After we entered the road leading to the family's home, the whole neighborhood came out to see us, adults and children peered around corners. A group of young children were chanting "Bazungu" meaning "White people" the guide explained that they were only used to seeing "Bazungu" on these missions. I am sure others will come when they can. The space was tight but they welcomed us in their humble home. I sat on a tiny stool, the only seat in the house, everyone else stood. I gave the gifts I had brought, games, books, clothes, sweets, etc. Elizabeth and her family were delighted,a skipping rope and a colorful skirt received wide grins. Then we were on our way to meet Margaret and her family who were in another Center located in Chibolya, which was certainly not around the corner.

As we traveled on more bumpy roads, I glanced back at the quiet young girl in the back and wondered about her future. At this Center we repeated the activities as before, tour of Center, introduction to staff, volunteers and children. This time I was prepared, I knew the drill and I instantly picked Margaret out of the crowd. We chatted for a while, smiled a lot and then headed for their house. Along the way they proudly pointed out the school she attends. We came to a halt in the road as the van, our transportation, struggled to mount the rocky road. We advised the driver to stop and we left Elizabeth, her family and the driver waiting in the van, while we walked the rest of the way to Margaret and her family's abode. We didn't want to chance having the vehicle conked out on us.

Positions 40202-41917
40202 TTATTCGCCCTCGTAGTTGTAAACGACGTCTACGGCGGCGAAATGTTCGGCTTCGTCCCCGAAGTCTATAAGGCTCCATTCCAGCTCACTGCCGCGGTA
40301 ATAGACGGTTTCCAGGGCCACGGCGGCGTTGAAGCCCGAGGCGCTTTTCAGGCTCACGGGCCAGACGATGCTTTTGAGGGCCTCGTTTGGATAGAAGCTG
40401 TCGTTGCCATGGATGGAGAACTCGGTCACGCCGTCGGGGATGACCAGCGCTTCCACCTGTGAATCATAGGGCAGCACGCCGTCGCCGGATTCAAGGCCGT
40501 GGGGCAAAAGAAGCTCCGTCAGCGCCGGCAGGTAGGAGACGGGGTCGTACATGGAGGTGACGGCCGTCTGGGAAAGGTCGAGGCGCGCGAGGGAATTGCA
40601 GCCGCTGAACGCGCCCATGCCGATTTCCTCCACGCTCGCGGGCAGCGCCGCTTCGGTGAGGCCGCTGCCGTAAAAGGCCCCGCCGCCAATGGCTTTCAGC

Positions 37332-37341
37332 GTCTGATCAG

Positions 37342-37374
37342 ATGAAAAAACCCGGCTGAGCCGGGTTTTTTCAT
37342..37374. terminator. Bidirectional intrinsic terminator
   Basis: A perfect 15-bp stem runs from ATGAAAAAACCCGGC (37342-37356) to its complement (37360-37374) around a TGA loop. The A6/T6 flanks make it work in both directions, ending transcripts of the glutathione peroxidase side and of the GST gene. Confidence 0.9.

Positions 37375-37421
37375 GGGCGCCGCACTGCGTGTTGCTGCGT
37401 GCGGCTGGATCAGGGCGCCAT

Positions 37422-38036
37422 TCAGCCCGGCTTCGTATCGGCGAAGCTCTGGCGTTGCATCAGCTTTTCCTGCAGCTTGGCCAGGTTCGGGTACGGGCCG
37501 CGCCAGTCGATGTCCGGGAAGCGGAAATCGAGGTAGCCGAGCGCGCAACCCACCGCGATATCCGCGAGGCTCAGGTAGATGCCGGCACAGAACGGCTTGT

This time we were greeted by Margaret's uncle and cousins. You see, Margaret's mother died a few years ago and her mother's sister, her aunt went to the village, where they lived to get her and raise her on what little she has for her household. Her aunt's husband, her uncle, proudly told us that he built this concrete house after he retired. The house albeit small had the luxury of electricity which is so rare in these areas. Again, I disbursed the gifts, chitchat and as per the organization's regulation, a family member must be present with us, so Margaret's 20 year old cousin joined us the rest of the way. Margaret's aunt had been out for many hours already and must stay home to prepare the family's meal.

The plan consisted of having lunch and then going on a shopping spree. Our group had swollen to two guides, Gladys and Melody, Elizabeth and her baby sister cozily strapped to her mother, Margaret and her cousin, my traveling companion and me and of course the driver. This was the families' first outing to a shopping center and on the recommendation of Gladys and Melody, we made ourselves comfortable at a restaurant called Steer, which had a menu with various choices. We ate and the guides prodded the girls to talk, after all they told them,"do you know how far they came from to see you?" The parents said the girls did not sleep all night, they tossed and turned, full of anxiety. While we ate, I took the opportunity to advice them to stick to the program at the Centers. I encouraged them to study hard, keep learning, never to give up. Dream big I continued because all things are possible. Will my words take root in their young minds? Only time will tell.